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Heart Research UK is funding a new project to investigate the effects of COVID-19 on blood vessels and blood pressure

The University of Glasgow project, which aims to better understand the effects of COVID-19 infection on blood vessels and blood pressure, received a £ 250,000 grant from the national charity Heart Research UK.

Image Credit: Heart Research UK

Studies show that older people, obesity, men, or people with other medical problems such as high blood pressure, heart disease, diabetes, cancer, and chronic lung disease are at increased risk of developing severe COVID-19. I know. Hypertension is a major risk factor for cardiovascular disease and is very common in more than a quarter of affected UK adults.

The virus that causes COVID-19 invades cells of the body through receptors called ACE2 in the lungs, heart, blood vessels, kidneys, liver, and intestines. ACE2 is very important for maintaining many of the body’s important processes such as blood pressure, inflammation and wound healing.

COVID-19 can also damage the walls of blood vessels, increasing the risk of blood clots. This is common in people with high blood pressure. The reason for this is still unknown. Therefore, we need to understand more about the relationship between COVID-19 and hypertension.

The study, led by Professor Sandosh Padmanavan, a professor of cardiovascular genomics and therapies, aims to answer the following:

  • High blood pressure exacerbates COVID-19 infection. If so, why.
  • COVID-19 infection exacerbates high blood pressure, and if so, why.
  • During the pandemic, monitoring and management of hypertension needs to be a higher priority.

This study examines regularly collected health records of people who visited a hospital in western Scotland between April 2020 and April 2021 or tested positive for COVID-19. This will be compared to the records of patients who visited the hospital in 2019. For another reason. They also look closely at groups of people with high blood pressure.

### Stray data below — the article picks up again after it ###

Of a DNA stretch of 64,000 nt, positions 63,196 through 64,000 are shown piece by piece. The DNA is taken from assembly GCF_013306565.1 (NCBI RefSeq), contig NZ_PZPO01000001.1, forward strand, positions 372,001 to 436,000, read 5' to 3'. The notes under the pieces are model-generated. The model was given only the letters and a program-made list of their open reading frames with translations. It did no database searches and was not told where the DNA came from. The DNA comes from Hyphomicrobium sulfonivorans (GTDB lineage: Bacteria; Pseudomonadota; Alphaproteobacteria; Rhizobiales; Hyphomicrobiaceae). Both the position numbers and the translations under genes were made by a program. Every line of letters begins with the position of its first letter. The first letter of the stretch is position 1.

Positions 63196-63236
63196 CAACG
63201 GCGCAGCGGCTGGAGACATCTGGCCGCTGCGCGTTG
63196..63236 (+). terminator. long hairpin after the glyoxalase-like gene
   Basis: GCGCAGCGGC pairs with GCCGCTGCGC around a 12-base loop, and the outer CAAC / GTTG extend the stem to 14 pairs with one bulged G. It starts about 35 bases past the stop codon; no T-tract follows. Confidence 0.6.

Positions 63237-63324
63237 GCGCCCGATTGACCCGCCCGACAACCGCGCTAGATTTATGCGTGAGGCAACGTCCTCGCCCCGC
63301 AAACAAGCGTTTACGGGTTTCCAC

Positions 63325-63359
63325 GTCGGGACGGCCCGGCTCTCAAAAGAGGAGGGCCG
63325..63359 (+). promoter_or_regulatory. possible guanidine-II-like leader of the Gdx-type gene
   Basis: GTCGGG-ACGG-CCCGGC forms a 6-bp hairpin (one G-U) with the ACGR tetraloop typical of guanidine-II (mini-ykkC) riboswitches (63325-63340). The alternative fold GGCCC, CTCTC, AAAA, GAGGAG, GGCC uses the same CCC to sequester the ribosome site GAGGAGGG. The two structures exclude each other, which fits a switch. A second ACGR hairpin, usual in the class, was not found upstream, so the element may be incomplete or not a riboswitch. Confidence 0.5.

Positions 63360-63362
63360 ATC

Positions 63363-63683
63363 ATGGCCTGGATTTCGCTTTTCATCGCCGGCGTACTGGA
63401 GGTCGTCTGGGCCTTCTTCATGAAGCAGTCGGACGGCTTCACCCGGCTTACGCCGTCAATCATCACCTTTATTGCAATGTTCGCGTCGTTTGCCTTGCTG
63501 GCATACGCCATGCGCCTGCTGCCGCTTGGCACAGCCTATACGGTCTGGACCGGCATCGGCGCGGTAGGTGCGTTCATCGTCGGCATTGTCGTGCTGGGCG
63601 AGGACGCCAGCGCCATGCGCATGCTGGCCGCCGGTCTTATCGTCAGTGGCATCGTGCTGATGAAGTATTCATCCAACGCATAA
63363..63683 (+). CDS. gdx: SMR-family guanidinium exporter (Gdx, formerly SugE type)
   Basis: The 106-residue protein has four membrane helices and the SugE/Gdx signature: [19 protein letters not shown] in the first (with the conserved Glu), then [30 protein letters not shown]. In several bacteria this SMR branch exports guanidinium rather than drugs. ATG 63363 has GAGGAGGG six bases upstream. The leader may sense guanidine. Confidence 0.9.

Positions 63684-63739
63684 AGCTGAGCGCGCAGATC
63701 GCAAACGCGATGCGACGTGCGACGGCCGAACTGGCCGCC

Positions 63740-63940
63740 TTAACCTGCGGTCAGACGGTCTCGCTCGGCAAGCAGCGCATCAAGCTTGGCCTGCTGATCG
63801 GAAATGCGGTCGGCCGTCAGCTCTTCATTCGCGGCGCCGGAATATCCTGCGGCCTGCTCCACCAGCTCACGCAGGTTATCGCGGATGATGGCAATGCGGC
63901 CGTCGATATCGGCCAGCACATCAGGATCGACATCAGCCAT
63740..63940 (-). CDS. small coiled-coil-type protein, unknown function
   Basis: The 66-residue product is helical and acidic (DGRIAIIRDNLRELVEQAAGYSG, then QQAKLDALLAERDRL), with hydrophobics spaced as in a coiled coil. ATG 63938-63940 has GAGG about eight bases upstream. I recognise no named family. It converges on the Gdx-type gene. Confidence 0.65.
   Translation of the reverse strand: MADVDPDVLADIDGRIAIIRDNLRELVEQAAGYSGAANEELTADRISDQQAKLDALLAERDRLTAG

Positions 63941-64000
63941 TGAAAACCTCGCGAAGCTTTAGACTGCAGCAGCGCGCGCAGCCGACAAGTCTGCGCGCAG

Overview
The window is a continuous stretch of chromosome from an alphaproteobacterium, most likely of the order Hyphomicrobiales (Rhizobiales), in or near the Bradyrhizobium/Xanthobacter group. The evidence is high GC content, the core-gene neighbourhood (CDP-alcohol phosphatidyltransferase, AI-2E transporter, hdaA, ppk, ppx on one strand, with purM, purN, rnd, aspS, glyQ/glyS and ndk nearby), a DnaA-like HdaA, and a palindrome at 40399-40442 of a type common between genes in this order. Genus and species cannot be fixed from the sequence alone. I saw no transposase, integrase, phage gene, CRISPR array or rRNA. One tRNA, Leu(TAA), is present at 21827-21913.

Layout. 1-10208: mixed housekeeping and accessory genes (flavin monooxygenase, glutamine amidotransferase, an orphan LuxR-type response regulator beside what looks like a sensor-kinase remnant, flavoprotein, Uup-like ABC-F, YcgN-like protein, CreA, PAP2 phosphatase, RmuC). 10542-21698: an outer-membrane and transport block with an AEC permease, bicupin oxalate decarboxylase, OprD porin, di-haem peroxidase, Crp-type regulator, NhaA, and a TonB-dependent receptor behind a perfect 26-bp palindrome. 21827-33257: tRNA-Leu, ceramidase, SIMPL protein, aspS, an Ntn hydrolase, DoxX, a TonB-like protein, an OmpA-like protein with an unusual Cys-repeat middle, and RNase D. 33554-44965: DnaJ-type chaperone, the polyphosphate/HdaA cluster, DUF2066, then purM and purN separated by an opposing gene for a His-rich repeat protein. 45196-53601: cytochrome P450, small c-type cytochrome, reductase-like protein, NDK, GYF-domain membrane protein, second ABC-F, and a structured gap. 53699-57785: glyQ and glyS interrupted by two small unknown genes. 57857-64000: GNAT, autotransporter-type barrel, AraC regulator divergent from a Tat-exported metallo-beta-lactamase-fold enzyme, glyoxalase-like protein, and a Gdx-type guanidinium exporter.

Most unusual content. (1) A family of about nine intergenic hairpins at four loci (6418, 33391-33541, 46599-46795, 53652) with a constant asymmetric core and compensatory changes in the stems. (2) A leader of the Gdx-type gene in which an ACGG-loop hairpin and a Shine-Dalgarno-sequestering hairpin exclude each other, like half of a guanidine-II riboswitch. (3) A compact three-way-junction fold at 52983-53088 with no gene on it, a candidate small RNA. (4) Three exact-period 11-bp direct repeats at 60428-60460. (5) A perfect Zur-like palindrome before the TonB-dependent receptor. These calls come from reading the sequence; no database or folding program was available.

Professor Padmanabhan’s team will also study a group of people who have recovered from COVID-19 infection. They undergo blood pressure monitoring and heart and blood vessel health tests. These tests are repeated after 12 and 18 months to see if there have been any changes. They are compared to a group of people who do not have COVID-19.

Finally, this study looks at markers in the blood (biomarkers) with the aim of identifying markers associated with high blood pressure, cardiovascular disease, or death in COVID-19.

This study helps to better understand the association between COVID-19 infection and hypertension and improve the long-term outcome of COVID-19 survivors. The findings may also lead to recommendations for monitoring and managing blood pressure during a pandemic.

The current COVID-19 pandemic caused by the SARS-CoV-2 virus exposed unexpected cardiovascular fragility at all stages of the disease. The mechanism by which the SARS-CoV-2 virus causes infection is thought to have direct and indirect effects on the cardiovascular system, which can lead to newly developed hypertension, heart failure, and stroke, long- It represents the insidious characteristics of COVID.

The burden of hypertension as a result of the COVID-19 pandemic is unknown, but this will be a major concern in the future, especially given the magnitude of infection among adolescents. The project will inform hypertension management strategies and generate valuable evidence to reduce cardiovascular risk in COVID-19 survivors. “

Sandosh Padmanavan, Professor of Cardiovascular Genomics and Therapeutics, Heart Research UK

I am happy to be able to support the work of the professor Padmanavan and his team are conducting important research on one of the greatest medical challenges the world has ever faced. We have long known that people who already have cardiovascular disease are more likely to develop serious complications from COVID-19. We hope that this study will explain why this is the case and help reduce the risk of this vulnerable group and ultimately save more lives. All of our grants are to help patients. They aim to reach those in need of the latest development as soon as possible. The dedication of British researchers is encouraging and inspiring. HeartResearchUK is proud to be a part of it. “

Heart Research UK, CEO, Kate Bratt-Farrar

Heart Research UK is funding a new project to investigate the effects of COVID-19 on blood vessels and blood pressure

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